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Wednesday, August 26, 2009

Swine Flu or Stomach Virus In US Schools?

I found a very interesting article in my daily readings about the H1N1 Swine Flu today and wanted to share it with you all here, so you can have the most recent information at your fingertips.

From: Recombinomics - August 26, 2009

Link: Misinformation Linked to Explosion of Swine Flu in US Schools

A high number of students at Sylacauga city schools are reporting being sick, but it appears to be a stomach virus doing most of the damage right now instead of the H1N1 strain of influenza that has worried health officials around the world.

Lisa McGrady, the school system's registered nurse, said students are fighting off strep throat, the flu and a stomach virus which are all making the rounds right now.

McGrady said her main complaint has been the stomach virus with students complaining of headaches and being nauseated but without any signs of fever.

The above comments describe a rapidly spreading pandemic H1N1 outbreak in Alabama (see map), but similar statements have been made by others regarding other swine flu outbreaks. 10-20% of the schools population is ill, and only a portion of the illnesses is attributed to swine flu. However, swine flu causes sore throats, has a gastrointestinal component, and over 50% of infections have no fever. Consequently, the above comments suggest there is little swine flu, even though step throat and upset stomachs generally do not affect 10-20% of the student population in August.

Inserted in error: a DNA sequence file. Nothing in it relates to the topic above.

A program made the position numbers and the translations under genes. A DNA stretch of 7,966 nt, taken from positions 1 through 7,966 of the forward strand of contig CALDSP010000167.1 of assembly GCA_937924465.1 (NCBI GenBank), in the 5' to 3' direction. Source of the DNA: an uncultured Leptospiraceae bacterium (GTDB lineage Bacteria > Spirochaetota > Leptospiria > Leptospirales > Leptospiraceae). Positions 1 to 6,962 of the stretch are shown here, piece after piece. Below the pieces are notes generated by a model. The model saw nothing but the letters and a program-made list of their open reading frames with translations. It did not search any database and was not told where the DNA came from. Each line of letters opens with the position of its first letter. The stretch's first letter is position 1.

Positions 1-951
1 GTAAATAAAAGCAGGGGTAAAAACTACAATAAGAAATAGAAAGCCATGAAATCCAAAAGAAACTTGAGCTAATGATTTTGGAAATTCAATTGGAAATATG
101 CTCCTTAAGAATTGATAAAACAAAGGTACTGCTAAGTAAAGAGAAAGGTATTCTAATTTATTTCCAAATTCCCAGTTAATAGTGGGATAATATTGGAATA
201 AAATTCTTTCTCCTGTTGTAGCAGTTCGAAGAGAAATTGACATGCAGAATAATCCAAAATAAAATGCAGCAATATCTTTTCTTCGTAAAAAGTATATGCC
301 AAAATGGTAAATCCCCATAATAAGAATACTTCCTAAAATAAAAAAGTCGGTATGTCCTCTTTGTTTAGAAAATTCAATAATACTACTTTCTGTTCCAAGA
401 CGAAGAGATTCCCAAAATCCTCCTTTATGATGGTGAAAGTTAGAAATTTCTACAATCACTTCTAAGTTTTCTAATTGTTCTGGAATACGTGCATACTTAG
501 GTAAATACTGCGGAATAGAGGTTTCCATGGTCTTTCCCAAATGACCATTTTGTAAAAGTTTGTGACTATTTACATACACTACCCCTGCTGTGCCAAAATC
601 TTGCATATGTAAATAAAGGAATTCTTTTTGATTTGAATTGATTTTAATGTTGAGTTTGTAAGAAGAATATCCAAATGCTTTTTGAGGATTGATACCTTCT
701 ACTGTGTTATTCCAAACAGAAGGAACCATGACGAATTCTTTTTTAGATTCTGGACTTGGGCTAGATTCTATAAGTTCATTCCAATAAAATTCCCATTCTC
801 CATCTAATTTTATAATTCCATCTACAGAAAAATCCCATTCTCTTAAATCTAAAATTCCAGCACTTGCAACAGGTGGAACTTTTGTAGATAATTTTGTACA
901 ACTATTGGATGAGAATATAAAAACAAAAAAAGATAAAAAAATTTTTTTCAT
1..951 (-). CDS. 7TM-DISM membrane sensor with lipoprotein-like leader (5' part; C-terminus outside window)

In addition to the above outbreak, there are similar outbreaks throughout Alabama, as well as other states in the south (see map) where the school season started several weeks ago. These other outbreaks include students that are influenza A positive and have flu-like symptoms. However, even in those outbreaks officials are stating that swine flu hasn't been confirmed, even though there is little seasonal flu in August, and over 99% of influenza A positive infections are swine H1N1.

Thus, although it is clear that swine flu is spreading rapidly, the general public is confused by false statements by officials, testing limited to influenza A determinations, or the lack of any testing.

However, at this time of the year, it is clear that swine flu is accounting for the vast majority of absenteeism, and the infections include college as well as younger students. The older students are told to remain in their rooms and avoid health care centers because those facilities are being overwhelmed, and therefore cannot treat the more serious cases.

Because of the lack of testing, it remains unclear how many students are infected with Tamiflu resistant H1N1. Many schools are now recommending prophylactic Relenza, suggesting that Tamiflu resistance is more widespread than reported. Indeed the resistance may be contributing to the rapid spread and may be causing more significant problems in cases at risk patients.

The confusion caused by media broadcasts of misinformation should be addressed now, when diagnosis of swine flu can be accurately made in the absence of lab confirmation, and students lacking fever can be isolated.

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